(b) The deficits in the interest and sinking fund account of the city which in 1921 amounted to $9,500,000 will advance in 1922 to approximately $10,000,000; the total to be provided from revenue for the city's account, therefore, will be $10,000.000.

(c) The cost of eliminating double fares, and of restoring free transfers upon the surface lines will be for each year not less than $9,000.000.

(d) And one-third of the cost of neglected repair work and incidental rehabilitation, If this expense can be spread over three years, would add not less than $5,000.000.

The total thus required (without allowance for the cost of restoring full train and car service, which cannot be estimated with any exactness, and without provision for the full replacement of worn-out and obsolete equipment) would be $41,000.000.

Against this sum there may be counted a reduction of $5,000,000 to be secured through the wage adjustments of a month ago. This will bring the net additional indicated need on the present basis approximately to $36,000,000.

$36,000,000 OBSTACLE

It is true that the above figures are based upon the present accounts and financing of the companies. In a rate case the intensive scrutiny of accounts undoubtedly would result in heavy cuts. But the net figure of $36,000,000 indicates the size of the obstacle to be overcome after three years' policy of drift to re-establish and maintain the 5-cent fare.

It will appear that if the only method of relief was upon the basis of present organization and financial structure, the prospect for maintaining the 5-cent fare would not be hopeful.

But it is the opinion of the commission that if the reorganization plan it presents be adopted, with (a) the rearrangement and more effective co-ordination of the transit system, (6) the reduction of rentals and interest charges that it has in view, (c) the elimination of taxes and other public charges, from which the municipalized lines naturally would be free, (d) the reductions of cost effected through consolidation of power plants and of other facilities used in common, and (e) the material savings that will occur in the reduction of overhead and operating charges, the indicated deficiencies may be substantially overcome and the 5-cent fare continued beyond the year of trial.

While naturally every endeavor will be made to attain this end, the question finally can be determined only by a demonstration of the results of operation of the consolidated system such as the plan proposes.

The commission thinks that the enforcement of a plan based upon the principles cited, beyond securing the economies and benefits of consolidation and ending a condition of financial chaos and paralysis, will clean out the separate, special, private interests with their persistent friction and conflicting policies and substitute a new basic organization in which the interests of the city and of private investors would be common. If these principles be recognized and given effect, it will follow that while opportunities for the making of money through the speculative manipulation of transit securities will cease, bona fide investors, on the other hand, assured of adequate protection, should not hesitate to lend as further funds are required. The advantages that will flow to the traveling public from the plan are obvious. Nor does the commission see in it any unfairness either to the operating companies or to the present owners of their securities.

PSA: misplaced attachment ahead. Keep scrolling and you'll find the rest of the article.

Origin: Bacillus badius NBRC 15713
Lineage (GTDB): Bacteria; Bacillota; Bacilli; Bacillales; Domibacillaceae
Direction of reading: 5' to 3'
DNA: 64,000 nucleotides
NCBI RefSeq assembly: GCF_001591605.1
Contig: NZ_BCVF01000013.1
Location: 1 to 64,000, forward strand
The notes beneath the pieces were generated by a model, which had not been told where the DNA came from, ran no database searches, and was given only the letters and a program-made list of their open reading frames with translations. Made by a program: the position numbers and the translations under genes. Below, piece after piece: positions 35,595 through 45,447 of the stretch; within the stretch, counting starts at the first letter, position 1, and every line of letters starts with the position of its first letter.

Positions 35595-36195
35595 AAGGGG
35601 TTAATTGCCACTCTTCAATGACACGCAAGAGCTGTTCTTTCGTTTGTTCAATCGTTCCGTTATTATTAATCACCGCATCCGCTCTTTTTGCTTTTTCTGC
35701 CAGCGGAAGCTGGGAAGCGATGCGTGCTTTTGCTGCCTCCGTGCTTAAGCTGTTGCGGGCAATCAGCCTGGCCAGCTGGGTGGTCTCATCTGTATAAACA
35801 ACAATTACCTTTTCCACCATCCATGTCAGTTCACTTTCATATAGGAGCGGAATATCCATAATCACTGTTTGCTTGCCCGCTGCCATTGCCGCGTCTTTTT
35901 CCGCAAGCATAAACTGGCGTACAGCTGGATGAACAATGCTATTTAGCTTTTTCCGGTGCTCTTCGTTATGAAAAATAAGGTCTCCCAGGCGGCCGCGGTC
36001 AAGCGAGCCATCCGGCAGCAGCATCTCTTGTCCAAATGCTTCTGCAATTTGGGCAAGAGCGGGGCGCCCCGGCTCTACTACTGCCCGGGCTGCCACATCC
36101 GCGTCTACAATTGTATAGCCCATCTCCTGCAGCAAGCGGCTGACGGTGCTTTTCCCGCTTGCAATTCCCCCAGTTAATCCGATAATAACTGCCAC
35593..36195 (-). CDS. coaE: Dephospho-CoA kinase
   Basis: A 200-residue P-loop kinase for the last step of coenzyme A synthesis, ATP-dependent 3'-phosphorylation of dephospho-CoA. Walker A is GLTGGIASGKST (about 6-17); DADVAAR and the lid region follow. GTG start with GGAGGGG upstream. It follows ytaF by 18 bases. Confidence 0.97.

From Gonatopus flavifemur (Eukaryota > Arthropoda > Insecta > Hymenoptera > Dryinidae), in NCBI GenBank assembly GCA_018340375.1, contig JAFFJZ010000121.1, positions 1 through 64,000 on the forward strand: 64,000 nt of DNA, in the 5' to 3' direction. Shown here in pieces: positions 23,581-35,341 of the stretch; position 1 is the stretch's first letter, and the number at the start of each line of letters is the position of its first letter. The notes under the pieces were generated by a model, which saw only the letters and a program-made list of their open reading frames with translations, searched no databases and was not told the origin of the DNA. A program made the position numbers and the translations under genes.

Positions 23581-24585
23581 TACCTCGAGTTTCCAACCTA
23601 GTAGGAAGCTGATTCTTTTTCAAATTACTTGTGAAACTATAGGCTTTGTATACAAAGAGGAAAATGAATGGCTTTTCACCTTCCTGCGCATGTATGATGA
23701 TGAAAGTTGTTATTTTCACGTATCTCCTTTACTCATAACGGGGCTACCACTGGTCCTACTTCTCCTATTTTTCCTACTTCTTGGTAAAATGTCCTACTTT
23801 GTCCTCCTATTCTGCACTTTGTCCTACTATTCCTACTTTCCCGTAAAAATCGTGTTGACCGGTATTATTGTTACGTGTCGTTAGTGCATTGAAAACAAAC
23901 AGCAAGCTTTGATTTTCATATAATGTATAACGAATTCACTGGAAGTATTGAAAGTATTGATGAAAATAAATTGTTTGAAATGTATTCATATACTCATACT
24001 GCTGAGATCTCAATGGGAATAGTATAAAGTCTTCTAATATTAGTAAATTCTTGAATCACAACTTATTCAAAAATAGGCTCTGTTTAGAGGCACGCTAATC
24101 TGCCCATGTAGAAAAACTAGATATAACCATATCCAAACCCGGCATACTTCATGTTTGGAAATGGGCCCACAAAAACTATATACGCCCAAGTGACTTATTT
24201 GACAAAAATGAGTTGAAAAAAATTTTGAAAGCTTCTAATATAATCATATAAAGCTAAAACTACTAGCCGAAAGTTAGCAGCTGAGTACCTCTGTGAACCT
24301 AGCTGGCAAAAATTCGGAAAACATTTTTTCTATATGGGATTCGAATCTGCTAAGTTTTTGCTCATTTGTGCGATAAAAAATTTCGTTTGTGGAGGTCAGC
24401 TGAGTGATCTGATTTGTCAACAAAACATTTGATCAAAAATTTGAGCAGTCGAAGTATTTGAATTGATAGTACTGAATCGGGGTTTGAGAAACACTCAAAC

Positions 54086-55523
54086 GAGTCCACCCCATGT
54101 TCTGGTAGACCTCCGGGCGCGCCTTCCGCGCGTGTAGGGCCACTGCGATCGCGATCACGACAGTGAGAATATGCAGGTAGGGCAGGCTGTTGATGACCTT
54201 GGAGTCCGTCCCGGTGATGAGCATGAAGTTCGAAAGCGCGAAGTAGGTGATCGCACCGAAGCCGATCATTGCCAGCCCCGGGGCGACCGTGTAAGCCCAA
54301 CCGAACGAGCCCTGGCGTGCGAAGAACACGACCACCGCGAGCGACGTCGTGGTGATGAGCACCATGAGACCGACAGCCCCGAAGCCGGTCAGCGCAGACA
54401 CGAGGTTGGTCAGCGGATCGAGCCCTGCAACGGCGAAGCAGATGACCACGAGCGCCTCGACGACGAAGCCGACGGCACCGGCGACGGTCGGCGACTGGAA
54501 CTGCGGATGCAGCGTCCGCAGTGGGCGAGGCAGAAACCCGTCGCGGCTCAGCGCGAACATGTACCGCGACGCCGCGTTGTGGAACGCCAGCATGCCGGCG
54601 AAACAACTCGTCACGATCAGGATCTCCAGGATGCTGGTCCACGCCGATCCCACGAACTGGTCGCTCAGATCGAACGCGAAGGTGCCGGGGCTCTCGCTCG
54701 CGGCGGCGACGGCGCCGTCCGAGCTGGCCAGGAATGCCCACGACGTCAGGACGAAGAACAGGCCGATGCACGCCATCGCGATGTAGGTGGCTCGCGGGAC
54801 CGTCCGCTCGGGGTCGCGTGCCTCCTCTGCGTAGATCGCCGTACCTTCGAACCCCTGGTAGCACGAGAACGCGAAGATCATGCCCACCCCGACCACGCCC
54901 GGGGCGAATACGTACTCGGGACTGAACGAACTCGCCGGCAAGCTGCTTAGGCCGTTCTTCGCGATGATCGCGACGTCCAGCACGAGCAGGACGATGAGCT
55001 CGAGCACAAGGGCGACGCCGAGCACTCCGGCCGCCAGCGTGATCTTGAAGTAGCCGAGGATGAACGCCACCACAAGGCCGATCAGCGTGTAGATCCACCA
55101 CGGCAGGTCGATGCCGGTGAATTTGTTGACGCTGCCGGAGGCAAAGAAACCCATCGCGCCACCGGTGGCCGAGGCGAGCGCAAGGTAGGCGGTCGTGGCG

In readjusting securities on the basis of honest value which the commission has in view, it declares it will insist upon the elimination of "water" of every description and the frank recognition of a depreciation that investors have long since discounted. In requiring that existing "preferentials" be given up, as a part return for the stability the plan would give to real investment, the commission says it again seeks to cut out whatever has become unstable or artificial in transit finance. Preferential allowances held to be fair and necessary when the dual contracts were negotiated ten years ago are not fair under the conditions of today. If the subway operators argue that their preferentials should be continued, and that a fare should be fixed sufficient to cover them, they would claim in effect that they alone are entitled to 100 per cent protection against the losses and shrinkages of the war, while the city, the private investors and every other party to the old agreements have been required to carry very substantial losses, direct and indirect.

The elimination of inter-company leases will put an end to another form of abuse in transit finance and avoid the continuance of undue favor to any particular class of security holders. Under the plan all such leases would be discontinued and the lines of lessor companies merged with the unified system upon the same terms as to the recognition of actual value and the allotment of interest-bearing securities that apply to all others.

In accordance with the foregoing findings the commission submits the following general outline of its plan and of the mechanism through which it is to be put into effect: